I’m standing in doorway of The Freemason’s Arms in Hampstead. Wrapped around my face is my silk and pashmina scarf – natural fibers and filtering twice around my nose and mouth. “A scarf won’t do, sir,” says Hitler. “It has to be a proper mask.” I’ve forgotten my mask, but the pashmina is more effective anyway. Emma has to leave, so she takes off her disposable mask and gives it to me. I put it on in front of Hitler, still warm from Emma’s face. It’s made of polypropylene and polythene, almost as bad for me as for the planet. “Is that better?” It’s better for Hitler. It’s neither safer for me nor for anybody else. It just looks like a mask is supposed to look like.
This is a perfect example of letter vs spirit of the law. If it was about safety or logic then Hitler would have been happy with the pashmina. Silly old Hitler.
Still it was the end of a lovely day and it’s only a pub. Perhaps it’s illogical and scary in all the pubs. Hitler was constantly normalising her extreme neurosis, and telling us it was like this everywhere, and having nothing to compare it with I’ll take her word for it. But just because my pashmina doesn’t attach with elastic around my ears it’s no good? You’re a fucking idiot, Hitler.
Compliance. Tracking. Social Credit. Here we go, boys. The new normal. No wonder everybody is getting out their tinfoil hats. We might need them. I’m glad I’m not drinking anymore. If that’s pubs then I’m happier staying home.
I’m glad I came out for my birthday today though. A very small group of lovely brave souls in a sheltered spot on The Heath. Cold but companionable. Halloumi and strange booze free beverages and candles and good company. Five of us. Lou and I, John, Tanya and Emma.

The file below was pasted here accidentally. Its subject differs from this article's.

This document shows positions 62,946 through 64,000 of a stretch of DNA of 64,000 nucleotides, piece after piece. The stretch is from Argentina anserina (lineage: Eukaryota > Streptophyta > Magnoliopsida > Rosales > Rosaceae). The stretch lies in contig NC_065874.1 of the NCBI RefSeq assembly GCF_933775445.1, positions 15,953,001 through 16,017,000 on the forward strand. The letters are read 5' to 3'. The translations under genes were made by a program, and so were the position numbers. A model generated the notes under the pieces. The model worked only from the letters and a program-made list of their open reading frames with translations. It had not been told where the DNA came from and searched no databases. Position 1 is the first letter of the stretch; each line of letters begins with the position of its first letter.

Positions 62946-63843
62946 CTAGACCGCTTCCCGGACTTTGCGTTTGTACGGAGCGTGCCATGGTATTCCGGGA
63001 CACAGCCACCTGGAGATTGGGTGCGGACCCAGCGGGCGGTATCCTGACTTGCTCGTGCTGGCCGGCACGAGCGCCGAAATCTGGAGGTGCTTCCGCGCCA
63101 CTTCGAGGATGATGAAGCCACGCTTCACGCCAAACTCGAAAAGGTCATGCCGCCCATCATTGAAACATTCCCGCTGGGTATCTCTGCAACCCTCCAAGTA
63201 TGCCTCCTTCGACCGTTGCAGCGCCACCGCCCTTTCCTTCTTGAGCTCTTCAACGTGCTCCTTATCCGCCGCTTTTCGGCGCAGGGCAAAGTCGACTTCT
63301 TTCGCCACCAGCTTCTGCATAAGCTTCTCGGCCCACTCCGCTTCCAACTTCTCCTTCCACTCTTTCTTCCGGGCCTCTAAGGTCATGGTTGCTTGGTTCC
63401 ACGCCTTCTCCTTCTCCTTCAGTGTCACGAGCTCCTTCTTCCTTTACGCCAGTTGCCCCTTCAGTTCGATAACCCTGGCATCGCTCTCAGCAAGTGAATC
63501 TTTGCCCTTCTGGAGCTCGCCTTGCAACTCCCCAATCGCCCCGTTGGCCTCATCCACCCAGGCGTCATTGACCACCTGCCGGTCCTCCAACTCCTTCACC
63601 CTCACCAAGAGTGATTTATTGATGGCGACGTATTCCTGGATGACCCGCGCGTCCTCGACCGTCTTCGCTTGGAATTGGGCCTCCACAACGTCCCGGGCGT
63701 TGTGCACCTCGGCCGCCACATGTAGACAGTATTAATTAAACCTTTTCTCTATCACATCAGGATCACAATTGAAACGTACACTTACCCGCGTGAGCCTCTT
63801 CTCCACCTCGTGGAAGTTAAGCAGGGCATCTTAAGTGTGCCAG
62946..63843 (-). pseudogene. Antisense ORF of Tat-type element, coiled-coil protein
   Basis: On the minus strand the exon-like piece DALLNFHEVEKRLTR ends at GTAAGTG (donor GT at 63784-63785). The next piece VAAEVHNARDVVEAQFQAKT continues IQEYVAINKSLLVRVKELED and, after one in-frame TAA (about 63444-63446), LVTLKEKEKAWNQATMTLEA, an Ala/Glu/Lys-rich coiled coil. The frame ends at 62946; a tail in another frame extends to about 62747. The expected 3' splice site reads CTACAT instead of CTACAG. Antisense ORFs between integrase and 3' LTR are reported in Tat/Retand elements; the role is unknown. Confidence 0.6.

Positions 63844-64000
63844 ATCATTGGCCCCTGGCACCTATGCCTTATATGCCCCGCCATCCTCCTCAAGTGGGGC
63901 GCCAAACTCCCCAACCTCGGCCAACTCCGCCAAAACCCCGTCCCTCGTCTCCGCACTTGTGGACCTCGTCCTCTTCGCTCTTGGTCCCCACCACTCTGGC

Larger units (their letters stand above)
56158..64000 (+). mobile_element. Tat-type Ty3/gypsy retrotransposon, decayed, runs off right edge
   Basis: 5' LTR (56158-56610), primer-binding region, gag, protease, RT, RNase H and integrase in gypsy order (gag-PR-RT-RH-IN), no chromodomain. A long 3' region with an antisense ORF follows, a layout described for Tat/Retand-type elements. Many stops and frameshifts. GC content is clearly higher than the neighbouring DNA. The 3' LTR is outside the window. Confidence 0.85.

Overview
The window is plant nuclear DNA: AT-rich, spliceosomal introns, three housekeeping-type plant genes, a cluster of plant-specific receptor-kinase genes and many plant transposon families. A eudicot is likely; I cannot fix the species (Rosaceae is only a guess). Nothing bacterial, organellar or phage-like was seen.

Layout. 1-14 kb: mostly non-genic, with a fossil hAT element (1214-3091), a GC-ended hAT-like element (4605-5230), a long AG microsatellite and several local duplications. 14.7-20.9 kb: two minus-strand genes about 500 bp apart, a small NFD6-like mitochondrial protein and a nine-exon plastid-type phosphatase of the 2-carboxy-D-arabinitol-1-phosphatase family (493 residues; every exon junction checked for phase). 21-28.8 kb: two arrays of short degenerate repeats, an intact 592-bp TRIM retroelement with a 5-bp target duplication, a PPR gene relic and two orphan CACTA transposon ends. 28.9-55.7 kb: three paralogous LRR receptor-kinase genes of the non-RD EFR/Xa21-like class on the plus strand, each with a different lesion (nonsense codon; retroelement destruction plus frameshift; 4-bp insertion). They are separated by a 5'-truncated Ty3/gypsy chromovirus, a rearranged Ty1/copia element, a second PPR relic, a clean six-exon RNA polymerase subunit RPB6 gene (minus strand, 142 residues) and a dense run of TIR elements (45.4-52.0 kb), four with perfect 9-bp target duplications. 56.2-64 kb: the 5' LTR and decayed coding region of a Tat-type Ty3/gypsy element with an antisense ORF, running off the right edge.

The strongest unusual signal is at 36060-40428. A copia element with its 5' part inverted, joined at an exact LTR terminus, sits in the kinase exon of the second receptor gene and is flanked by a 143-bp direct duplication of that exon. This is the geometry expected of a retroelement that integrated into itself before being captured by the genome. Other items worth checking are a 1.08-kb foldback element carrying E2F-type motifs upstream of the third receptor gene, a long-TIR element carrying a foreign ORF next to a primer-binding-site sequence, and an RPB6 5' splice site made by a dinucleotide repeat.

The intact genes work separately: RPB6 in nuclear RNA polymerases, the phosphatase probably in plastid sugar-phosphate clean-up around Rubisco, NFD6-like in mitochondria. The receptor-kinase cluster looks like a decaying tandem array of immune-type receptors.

I was perfectly happy to grow a bit older in such fine company, and Jono arrived and joined some of us at The CagedMasons. We never had more than four in a group and it was calm and kind and fun. Sure I like those birthday parties where you see how many humans you can fit in the room. But these are interesting times, like it or not, and there’s as much fear as there are pathogens, with both being equally toxic.
Much of the conversation was about second strings and “how have you been making money during lockdown.” We are all still trying to flex our hustlemuscles within the constraints we’ve been given. Nobody in our little group has been sitting on our arses.
I’ve got my first load of stuff going under the hammer on Saturday at Tennant’s. There has been a huge amount of cleaning and organising to get to this stage. I am better than I ever thought I’d be at soot removal, and I’ve got a good eye for porcelain now as well. Anybody curious to see what I’ve been up to, or interested in getting their hands on some unusual bits and bobs, here’s the link to the sale: https://bid.tennants.co.uk/m/view-auctions/catalog/id/881
It starts at 9.30am and they rattle through the lots – there are literally thousands. My lots are: 132 and 154 (shared with Max), 166, 169, 170, 171, 172, 315, 465, 471, 480. There are even a few more in the second half of the sale. Having watched a few of their auctions already it’s astonishing the speed and acuity with which they go about their work. They are turning over vast quantities, and they’ve spent good money on a website that just makes sense. It’s easy to watch their auctions online and far too easy to bid. In fact, if these items sell well, it’ll be hard for me to resist buying in a load of different antiques to replace the ones I’ve just moved on. I’ll manage it. I still have a lot to move on. Loads. Too much. But it’s fun. Not as fun as acting. But still fun, somehow.